Each ethno-national community of Chernivtsi inherited from the previous ethno-religious communities the worship buildings and places – churches and cemeteries; hospitals, shelters for orphans and the aged. Instead, the modern ethnic communities already since the middle of the 19th century rapidly developed the network of cultural and educational institutions, such as private national schools, orphanages and boarding schools; singing, educational, student, sport and shooting public societies; printing and editing houses; financial institutions; stores of nationally conscious merchants; National Houses; National Councils. National symbols appeared on the monuments, plaques and street names; the presence of consulates of national states also maintained the national spirit of the corresponding ethnic communities.
An important element of the confirming maturity of each ethnic community became the availability of its own popular personalities – writers, scientists, teachers of higher or secondary schools, doctors, lawyers, clergymen, executive and magistrate officials, members of Parliament and regional Diet. The places where these people resided, worked and were buried – regardless of whether they are labelled by plaques or not – have become an indispensable part of our itineraries.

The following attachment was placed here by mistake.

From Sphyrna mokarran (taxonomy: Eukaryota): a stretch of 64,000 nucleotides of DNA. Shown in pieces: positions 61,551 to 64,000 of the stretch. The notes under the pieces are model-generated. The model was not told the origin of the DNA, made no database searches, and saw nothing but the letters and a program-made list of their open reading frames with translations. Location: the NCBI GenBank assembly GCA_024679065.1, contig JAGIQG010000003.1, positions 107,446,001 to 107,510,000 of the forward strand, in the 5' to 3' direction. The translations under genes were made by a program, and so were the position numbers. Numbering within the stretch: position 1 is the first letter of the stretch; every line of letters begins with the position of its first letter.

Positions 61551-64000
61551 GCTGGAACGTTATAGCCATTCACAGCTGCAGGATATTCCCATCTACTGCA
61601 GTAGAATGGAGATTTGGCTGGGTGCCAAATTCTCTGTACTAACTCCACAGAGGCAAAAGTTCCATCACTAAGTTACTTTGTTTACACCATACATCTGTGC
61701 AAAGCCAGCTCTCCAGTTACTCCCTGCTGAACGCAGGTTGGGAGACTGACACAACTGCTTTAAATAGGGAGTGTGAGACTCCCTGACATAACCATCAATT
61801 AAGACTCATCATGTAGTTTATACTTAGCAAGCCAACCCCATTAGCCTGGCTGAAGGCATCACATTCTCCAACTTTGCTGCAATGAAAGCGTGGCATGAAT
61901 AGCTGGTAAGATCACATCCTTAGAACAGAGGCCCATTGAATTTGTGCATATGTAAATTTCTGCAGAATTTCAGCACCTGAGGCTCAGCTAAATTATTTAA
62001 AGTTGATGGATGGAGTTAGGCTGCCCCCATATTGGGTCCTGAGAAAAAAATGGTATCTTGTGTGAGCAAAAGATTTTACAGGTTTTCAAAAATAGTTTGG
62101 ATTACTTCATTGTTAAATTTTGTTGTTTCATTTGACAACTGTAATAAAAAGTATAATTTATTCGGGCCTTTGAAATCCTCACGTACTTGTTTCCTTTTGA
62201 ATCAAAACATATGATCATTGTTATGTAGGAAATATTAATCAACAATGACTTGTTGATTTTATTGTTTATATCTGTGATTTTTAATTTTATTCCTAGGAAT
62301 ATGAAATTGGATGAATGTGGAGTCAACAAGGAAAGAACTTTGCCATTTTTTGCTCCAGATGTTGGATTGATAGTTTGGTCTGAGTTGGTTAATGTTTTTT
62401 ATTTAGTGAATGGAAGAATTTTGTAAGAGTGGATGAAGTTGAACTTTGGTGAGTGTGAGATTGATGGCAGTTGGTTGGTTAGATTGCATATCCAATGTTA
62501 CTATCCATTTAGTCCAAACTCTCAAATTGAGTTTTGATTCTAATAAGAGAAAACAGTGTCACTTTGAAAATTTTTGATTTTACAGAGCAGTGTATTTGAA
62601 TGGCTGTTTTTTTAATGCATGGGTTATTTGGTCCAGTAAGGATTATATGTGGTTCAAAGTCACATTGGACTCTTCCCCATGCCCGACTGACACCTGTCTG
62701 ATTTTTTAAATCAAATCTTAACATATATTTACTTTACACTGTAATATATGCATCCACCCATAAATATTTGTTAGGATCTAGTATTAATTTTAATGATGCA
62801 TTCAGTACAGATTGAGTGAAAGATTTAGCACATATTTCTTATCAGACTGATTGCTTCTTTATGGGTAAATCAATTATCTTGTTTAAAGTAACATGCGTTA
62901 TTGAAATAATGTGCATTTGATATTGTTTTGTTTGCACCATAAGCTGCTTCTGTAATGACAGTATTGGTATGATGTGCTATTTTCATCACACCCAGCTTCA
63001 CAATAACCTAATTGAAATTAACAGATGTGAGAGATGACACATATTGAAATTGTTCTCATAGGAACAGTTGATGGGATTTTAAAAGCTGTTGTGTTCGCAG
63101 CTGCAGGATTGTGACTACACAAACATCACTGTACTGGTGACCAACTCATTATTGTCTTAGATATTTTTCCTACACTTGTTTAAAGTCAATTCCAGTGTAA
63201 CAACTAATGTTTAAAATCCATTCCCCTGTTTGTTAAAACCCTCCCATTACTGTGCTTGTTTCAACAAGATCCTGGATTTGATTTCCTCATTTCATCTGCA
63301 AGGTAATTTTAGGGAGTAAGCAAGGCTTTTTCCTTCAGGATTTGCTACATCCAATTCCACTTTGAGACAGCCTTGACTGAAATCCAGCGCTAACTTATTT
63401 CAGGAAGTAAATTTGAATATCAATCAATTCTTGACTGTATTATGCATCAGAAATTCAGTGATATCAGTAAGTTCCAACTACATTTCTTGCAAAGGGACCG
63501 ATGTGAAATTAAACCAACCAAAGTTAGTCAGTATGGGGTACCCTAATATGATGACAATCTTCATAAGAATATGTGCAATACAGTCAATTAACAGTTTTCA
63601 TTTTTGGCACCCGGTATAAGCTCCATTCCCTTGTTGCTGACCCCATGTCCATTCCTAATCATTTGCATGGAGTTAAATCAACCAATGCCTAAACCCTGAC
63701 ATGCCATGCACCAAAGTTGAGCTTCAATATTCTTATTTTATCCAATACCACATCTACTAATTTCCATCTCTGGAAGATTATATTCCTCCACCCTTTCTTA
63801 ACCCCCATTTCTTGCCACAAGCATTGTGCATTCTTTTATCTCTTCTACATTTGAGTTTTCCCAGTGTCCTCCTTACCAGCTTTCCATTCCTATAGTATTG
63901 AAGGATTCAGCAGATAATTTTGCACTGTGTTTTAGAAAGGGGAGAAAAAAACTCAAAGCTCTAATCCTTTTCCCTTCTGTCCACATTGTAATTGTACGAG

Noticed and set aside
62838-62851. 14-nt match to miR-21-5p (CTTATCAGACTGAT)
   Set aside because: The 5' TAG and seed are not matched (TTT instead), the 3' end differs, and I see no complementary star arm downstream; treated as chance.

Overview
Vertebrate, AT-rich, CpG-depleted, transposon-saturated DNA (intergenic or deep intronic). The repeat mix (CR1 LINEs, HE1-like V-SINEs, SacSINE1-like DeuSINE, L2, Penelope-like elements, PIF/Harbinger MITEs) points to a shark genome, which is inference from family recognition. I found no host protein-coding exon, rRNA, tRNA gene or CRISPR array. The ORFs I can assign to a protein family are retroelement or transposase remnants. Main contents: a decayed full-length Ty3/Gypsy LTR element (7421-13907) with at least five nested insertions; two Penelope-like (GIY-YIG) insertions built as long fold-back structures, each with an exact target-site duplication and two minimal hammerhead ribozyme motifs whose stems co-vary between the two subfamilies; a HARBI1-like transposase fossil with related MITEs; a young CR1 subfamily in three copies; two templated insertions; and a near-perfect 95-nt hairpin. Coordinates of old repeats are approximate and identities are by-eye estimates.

Finally, we should not forget about the city residential areas or suburbs, where members of an ethnic community constituted a compact mass. If time allows, you should include these places in your itineraries, but if not, be sure to mention them in the introductory part of the tour.
As a result of the work mentioned above we have developed and tested seven tour itineraries. Maps and descriptions of the routes are listed in this book. Each separate tour acquaints its participants with the life of a chosen Chernivtsi ethnic community; very often these routes run along the same streets and squares of our city. Almost every route includes major urban institutions – schools, gymnasiums, University, theatres, Philharmonic Society, City Magistrate, churches, cemeteries – which constitute the common heritage of all ethnic communities of Chernivtsi.